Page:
David Chodounsky sliced through the fog and the ruts in Zagreb to finish 18th in the Snow Queen Trophy slalom (Getty Images/Agence Zoom - Alexis Boichard)
ZAGREB, Croatia (Jan. 6) - Dartmouth Ski Team alum David Chodounsky (Crested Butte, CO) sliced through fog and rain to lead the U.S. Ski Team with 18th in a heavily rutted Zagreb slalom. First run leader Jens Byggmark of Sweden was dominated by the deteriorating course and nearly went out opening the door for Austrian Marcel Hirscher to become king of the Snow Queen Trophy with victory. It was Hirscher's third win and ninth podium of the season to extend his lead in the Audi FIS Alpine World Cup slalom standings and reclaim the overall lead from Norwegian Aksel Lund Svindal, who did not race.
David Chodounsky (Crested Butte, CO) produced the sixth fastest final run to finish 18th in the Zagreb slalom.
It was Chodounsky's second top 20 this season after posting a career best 15th in Val d'Isere, France last Dec.
Austrian Marcel Hirscher won as first run leader Jens Byggmark of Sweden nearly didn't finish the second run.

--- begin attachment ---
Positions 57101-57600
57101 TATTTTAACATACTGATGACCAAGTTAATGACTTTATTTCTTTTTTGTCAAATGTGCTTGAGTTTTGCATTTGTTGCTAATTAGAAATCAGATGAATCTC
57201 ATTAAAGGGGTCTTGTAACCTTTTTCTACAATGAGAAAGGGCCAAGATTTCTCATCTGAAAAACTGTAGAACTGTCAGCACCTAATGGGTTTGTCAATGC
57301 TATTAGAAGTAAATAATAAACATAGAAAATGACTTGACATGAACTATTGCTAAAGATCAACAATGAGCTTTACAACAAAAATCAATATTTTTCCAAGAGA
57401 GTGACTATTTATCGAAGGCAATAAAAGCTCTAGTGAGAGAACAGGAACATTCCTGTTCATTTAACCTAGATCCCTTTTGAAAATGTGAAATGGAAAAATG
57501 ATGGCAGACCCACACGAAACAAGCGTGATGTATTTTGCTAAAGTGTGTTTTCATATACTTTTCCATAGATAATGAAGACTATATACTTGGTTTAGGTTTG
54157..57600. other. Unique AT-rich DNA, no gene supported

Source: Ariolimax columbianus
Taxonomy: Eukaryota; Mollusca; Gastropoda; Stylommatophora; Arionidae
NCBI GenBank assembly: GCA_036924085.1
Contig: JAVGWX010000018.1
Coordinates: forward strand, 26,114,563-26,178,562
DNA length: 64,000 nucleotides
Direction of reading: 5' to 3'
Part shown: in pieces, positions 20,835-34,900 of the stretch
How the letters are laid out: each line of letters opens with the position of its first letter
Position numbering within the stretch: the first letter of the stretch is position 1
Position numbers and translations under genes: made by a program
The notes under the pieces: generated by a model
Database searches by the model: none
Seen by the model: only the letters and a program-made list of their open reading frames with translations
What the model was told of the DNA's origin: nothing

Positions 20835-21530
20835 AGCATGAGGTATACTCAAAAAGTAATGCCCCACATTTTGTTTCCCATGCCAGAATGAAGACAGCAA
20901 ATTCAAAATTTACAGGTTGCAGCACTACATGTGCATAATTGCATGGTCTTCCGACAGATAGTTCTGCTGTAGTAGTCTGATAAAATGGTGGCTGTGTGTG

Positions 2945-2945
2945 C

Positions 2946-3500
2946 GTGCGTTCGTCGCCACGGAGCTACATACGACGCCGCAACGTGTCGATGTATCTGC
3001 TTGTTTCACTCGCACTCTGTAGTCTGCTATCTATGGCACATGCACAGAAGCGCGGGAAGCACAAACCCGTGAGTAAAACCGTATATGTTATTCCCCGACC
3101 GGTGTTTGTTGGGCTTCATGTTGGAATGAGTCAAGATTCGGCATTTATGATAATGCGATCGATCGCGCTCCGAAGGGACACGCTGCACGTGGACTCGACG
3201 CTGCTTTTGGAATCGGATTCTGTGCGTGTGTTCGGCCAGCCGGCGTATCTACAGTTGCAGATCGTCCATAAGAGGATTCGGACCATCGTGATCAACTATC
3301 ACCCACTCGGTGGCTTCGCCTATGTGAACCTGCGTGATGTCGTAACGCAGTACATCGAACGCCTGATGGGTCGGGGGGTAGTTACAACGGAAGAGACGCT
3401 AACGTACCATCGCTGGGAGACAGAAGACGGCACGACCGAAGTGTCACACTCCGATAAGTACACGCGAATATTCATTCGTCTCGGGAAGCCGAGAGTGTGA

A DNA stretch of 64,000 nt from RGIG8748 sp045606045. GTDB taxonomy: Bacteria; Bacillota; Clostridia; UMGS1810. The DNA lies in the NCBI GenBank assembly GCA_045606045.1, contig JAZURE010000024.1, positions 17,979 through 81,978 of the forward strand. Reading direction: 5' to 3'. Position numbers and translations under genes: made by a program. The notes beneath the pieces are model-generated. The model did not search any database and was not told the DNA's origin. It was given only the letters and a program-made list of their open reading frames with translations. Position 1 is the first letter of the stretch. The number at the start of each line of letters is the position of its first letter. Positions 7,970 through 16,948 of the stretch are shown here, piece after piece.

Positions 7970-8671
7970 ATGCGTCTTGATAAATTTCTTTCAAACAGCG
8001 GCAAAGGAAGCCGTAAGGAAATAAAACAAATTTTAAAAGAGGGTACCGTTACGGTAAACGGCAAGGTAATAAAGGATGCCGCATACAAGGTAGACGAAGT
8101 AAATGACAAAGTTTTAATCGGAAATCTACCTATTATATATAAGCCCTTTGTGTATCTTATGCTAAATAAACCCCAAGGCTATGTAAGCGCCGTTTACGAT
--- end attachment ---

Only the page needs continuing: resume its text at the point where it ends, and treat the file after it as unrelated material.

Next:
Hirscher extended his lead in the Audi FIS Alpine World Cup slalom standings and regained the overall.
Reigning slalom champion Andre Myhrer of Sweden was second ahead of Austrian Mario Matt.
Fog and rain combined for a rapidly deteriorating course which produced 31 DNFs in the first run including Ted Ligety (Park City, UT), Will Brandenburg (Spokane, WA) and Michael Ankeny (Deephaven, MN).
Next stop on the men's tour is Adelboden, Switzerland - the only major giant slalom Ligety has yet to win.
QUOTES David Chodounsky The first run was really tough, I did all I could and tried to be solid. In the second run, I tried to charge. The top was pretty good and I let it run on the flats. But I lost time on the flat where you don't want to.
Sasha Rearick, Head Coach Dave did a great job fighting in the first run. He went in the worst of the fog and got bucked around at the top, but kept his head in it all the way to the finish. On the second run, he skied very well on the top and the bottom, but there was a quick section going onto the flats were he got hung up and that cost him a lot of time. But he's been showing speed in training and he showed that again today.
The difficulty was the fog. In the first run a groove developed a little bit late in the turn and it wasn't really that big, but the guys couldn't see it at all and they were getting caught by it because it was in a different spot on the turn than typical. That's why the first run was so rough. The second run snow conditions weren't all that different except the guys could see, so they could actually ski race at a high level.